A small group of well-to-do vacationers go on a hiking trip into the woods. Foolishly unprepared to deal with Mother Nature and their situation, they wander around lost for days and weeks, ... See full summary »
Paul Getty Jr.,
Marcel Proust (1871-1922) is on his deathbed. Looking at photographs brings memories of his childhood, his youth, his lovers, and the way the Great War put an end to a stratum of society. ... See full summary »
A parody of anthropology, linguistics, and cultural imperialism. The film follows an unlikely team of linguists into the wilds of an ersatz Patagonia to study the last speakers of a dying ... See full summary »
Willeke van Ammelrooy,
Come to the Village of the Dogs, it's easy to find. Just follow the avenue of crutches and the prosthetic legs hanging from the trees. It's where the Virgin Mary keeps appearing in the sky.... See full summary »
Remember those Maya Deren shorts about dance choreographies? Where bodies surged and ebbed with animal energy and the camera danced along. We have something like this here, except on multiple planes. We have the camera dancing with Jean-Claude Gallotta's dance troupe, we have the dancers dance together, and we have the shadows they cast on the walls dancing between them.
The choreography is Gallota's and it's rather wonderful, some kind of modern dance where the anticipated melodious routine is suddenly jerked about by syncopated movements and unintelligible bellows. Weird things happen among the flow of dance that you wouldn't expect from it; they whisper and mumble words, they crane their necks birdlike. I expect the folks who know more about dance will be able to properly situate it as to what it is, and how it innovates its form. But the camera is uniquely Ruiz's; but where usually the forms in his films are imposing and the movements fluid, here the forms (the actual dancers) are both imposing and fluid. Now they tower above us like pillars; then they surge past.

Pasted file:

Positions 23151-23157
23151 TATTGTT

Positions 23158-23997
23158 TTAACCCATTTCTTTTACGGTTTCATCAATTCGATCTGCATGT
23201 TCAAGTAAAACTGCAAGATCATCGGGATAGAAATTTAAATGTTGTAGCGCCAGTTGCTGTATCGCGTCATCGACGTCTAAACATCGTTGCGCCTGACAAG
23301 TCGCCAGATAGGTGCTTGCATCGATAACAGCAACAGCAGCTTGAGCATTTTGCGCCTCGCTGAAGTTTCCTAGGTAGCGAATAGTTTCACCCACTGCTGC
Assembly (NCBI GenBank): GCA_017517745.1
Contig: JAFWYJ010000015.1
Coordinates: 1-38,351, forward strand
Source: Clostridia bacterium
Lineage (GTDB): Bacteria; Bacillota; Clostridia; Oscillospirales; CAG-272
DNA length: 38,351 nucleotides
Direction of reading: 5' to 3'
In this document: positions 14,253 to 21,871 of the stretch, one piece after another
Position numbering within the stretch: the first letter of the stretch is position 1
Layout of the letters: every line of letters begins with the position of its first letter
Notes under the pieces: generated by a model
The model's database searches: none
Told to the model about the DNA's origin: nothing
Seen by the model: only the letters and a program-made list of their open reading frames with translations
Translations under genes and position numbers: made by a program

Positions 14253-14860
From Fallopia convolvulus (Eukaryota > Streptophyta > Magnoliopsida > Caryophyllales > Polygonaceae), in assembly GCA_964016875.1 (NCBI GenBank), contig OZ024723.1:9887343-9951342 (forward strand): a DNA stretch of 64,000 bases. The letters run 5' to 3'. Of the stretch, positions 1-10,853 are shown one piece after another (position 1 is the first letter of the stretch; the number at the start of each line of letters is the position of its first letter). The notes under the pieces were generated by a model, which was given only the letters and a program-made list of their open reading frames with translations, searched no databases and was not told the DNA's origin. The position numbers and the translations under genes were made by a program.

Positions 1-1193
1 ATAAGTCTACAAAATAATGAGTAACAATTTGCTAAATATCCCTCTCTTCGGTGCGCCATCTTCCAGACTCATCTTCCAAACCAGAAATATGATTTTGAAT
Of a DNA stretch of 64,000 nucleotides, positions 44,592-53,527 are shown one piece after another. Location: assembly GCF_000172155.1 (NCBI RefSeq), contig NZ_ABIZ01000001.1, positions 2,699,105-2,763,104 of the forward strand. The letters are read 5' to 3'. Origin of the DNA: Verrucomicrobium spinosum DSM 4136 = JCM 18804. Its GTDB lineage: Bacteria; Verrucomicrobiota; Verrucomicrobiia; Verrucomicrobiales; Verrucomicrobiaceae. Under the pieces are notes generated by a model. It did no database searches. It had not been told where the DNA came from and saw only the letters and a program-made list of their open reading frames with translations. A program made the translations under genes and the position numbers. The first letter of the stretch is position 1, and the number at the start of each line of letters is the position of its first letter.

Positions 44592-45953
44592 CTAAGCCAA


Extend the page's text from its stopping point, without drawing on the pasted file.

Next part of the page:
We're placed in this in ways that an audience watching a stage production wouldn't be able to. Sometimes dutifully observing, sometimes dynamically mingling with the swirl. Now and then we are framed behind objects, a telephone, a bicycle, which only reinforce the artifice of the blank walls.
But there's more to this than fancier notions of talking about blocking and camera. Dance after all is pantomime of emotion, an actual embodiment of inner joys or sorrows (which in itself generates) its own camp appreciation for some people).
Here lies the actual magic of the film. Although intoxicating enough as spectacle, there is sense behind it. Over the course of the various vignettes between dancers, a pattern emerges; a series of encounters about touch and connection, about the one struggling to become whole by the other, melancholy in trying to figure out the various ways, in the end quietly affecting when it succeeds.
It ends with seagulls in a windswept beach and marvellous music, as usual in the films of Ruiz. It's a rare thing to track down, yet one to be cherished by those who do.
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